A central question that requires an answer is then: how many viruses are in these small particles? An approximate answer may be obtained from the experiments that are being carried out on animals to trace and monitor infections. For ferrets [46] \(O(10^5-10^6)\) have been used to infect via intranasal swabs, while for mice [92] \(O(10^4)\) seem to suffice. Viral titers can vary a lot, but one may assume on the order of \(O(10^6)\) viruses/ml for a nasopharyngeal swab [46, 92]. Table 2 lists the number of viruses per droplet and the number of droplets needed to contain just 1 virus. Note that while for a droplet with a diameter of 1 mm one can expect O(500) viruses, only every 2000th particle of diameter \(10~\mu m\) does contain a single virus.

Table 2 Estimated number of viruses for different particle diameters

Similar numbers are seen in field studies as well. The size of viruses varies from 0.02–0.3 \(\upmu \mathrm{m}\), while the size of bacteria varies from 0.5–10 \(\upmu \mathrm{m}\). The influenza virus RNA detected by quantitative polymerase chain reaction in human exhaled breath suggests that it may be contained in fine particles generated during tidal breathing and not only coughs [32, 48, 49, 78]. Influenza RNA and Mycobacterium tuberculosis have been reported in particles that range in size from 0.5–4.0 \(\upmu \mathrm{m}\) ([32, 48, 49, 78] and references cited therein).

Physical modeling of aerosol propagation

When solving the two-phase equations, the air, as a continuum, is best represented by a set of partial differential equations (the Navier–Stokes equations) that are numerically solved on a mesh. Thus, the gas characteristics are calculated at the mesh points within the flowfield. However, as the droplets/particles may be relatively sparse in the flowfield, they can be modeled by either:

  1. (a)

    A continuum description, i.e. in the same manner as the fluid flow, or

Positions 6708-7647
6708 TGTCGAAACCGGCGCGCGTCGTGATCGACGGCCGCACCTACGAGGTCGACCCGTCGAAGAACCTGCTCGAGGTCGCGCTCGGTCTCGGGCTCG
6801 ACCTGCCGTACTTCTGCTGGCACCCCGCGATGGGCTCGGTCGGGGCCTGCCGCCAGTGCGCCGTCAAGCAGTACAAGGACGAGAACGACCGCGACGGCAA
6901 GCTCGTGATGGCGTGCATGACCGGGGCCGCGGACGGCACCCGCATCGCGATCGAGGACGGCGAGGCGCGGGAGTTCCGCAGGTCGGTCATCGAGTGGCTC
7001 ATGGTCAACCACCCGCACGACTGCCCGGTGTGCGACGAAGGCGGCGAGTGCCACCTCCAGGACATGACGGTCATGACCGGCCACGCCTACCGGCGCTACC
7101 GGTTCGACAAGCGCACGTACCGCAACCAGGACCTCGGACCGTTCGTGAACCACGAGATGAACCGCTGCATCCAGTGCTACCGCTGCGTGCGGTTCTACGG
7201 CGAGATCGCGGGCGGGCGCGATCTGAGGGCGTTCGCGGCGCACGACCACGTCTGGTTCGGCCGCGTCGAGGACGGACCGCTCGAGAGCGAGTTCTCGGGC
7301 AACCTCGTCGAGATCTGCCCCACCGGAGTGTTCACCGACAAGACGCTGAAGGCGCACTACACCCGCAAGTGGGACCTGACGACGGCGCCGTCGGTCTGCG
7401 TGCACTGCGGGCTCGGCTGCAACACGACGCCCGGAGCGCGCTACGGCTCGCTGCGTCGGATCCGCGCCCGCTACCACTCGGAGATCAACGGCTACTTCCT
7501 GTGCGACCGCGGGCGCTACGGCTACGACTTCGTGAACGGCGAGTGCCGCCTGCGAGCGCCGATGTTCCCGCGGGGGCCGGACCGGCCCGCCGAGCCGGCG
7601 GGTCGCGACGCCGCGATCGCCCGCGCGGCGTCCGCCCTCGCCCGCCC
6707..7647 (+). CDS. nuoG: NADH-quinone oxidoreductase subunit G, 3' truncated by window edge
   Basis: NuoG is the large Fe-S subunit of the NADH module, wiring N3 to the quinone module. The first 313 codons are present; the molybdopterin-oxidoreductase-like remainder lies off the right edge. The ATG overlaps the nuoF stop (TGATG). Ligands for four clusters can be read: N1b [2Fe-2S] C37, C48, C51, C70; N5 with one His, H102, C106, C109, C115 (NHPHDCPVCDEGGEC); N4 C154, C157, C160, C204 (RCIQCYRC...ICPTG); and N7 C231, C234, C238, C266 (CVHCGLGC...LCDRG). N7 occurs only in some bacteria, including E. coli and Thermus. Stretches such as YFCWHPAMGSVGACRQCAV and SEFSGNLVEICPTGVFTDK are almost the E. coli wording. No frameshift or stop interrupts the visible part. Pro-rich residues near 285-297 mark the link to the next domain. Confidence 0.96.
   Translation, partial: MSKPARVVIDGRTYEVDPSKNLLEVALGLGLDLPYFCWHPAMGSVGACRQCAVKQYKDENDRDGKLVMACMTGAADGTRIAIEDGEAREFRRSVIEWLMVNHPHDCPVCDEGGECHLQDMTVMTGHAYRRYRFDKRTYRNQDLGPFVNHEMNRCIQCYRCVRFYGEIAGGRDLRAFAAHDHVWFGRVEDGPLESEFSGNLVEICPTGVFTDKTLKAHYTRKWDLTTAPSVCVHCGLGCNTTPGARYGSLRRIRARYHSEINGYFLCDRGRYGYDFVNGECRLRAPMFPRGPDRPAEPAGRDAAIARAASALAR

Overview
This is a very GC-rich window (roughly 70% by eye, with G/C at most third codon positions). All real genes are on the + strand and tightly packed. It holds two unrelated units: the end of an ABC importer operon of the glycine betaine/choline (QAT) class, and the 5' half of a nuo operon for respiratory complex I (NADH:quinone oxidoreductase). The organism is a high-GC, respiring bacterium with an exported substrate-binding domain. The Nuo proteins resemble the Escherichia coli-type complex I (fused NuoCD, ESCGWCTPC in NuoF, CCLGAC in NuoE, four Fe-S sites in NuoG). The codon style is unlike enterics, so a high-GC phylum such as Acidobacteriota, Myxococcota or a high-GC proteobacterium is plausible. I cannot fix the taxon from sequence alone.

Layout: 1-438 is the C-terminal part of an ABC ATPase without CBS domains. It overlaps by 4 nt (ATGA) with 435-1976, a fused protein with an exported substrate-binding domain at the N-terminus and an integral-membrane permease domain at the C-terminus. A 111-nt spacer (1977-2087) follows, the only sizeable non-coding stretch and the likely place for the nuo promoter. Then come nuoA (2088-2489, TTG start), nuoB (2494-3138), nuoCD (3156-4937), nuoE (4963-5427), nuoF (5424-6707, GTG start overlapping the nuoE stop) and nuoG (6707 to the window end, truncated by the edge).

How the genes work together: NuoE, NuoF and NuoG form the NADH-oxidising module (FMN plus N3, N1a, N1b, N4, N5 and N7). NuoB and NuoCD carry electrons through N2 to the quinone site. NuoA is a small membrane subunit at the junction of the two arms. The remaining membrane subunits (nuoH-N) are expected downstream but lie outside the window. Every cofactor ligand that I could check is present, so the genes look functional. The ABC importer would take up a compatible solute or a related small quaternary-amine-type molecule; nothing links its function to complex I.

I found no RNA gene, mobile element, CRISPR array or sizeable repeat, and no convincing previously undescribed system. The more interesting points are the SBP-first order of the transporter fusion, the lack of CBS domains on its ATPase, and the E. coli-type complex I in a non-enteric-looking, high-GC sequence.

2. (b)

    A particle (or Lagrangian) description, where individual particles (or groups of particles) are monitored and tracked in the flow.

Although the continuum (so-called multi-fluid) method has been used for some applications, the inherent assumptions of the continuum approach lead to several disadvantages which may be countered with a Lagrangian treatment for dilute flows. The continuum assumption cannot robustly account for local differences in particle characteristics, particularly if the particles are polydispersed. In addition, the only boundary conditions that can be considered in a straightforward manner are slipping and sticking, whereas reflection boundary conditions, such as specular and diffuse reflection, may be additionally considered with a Lagrangian approach. Numerical diffusion of the particle density is eliminated by employing Lagrangian particles due to their pointwise spatial accuracy.

While a Lagrangian approach offers many potential advantages, this method also creates problems that need to be addressed. For instance, large numbers of particles may cause a Lagrangian analysis to be memory intensive. This problem is circumvented by treating parcels of particles, i.e. doing the detailed analysis for one particle and then applying the effect to many. In addition, continuous mapping and remapping of particles to their respective elements may increase computational requirements, particularly for unstructured grids.

Equations describing the motion of the air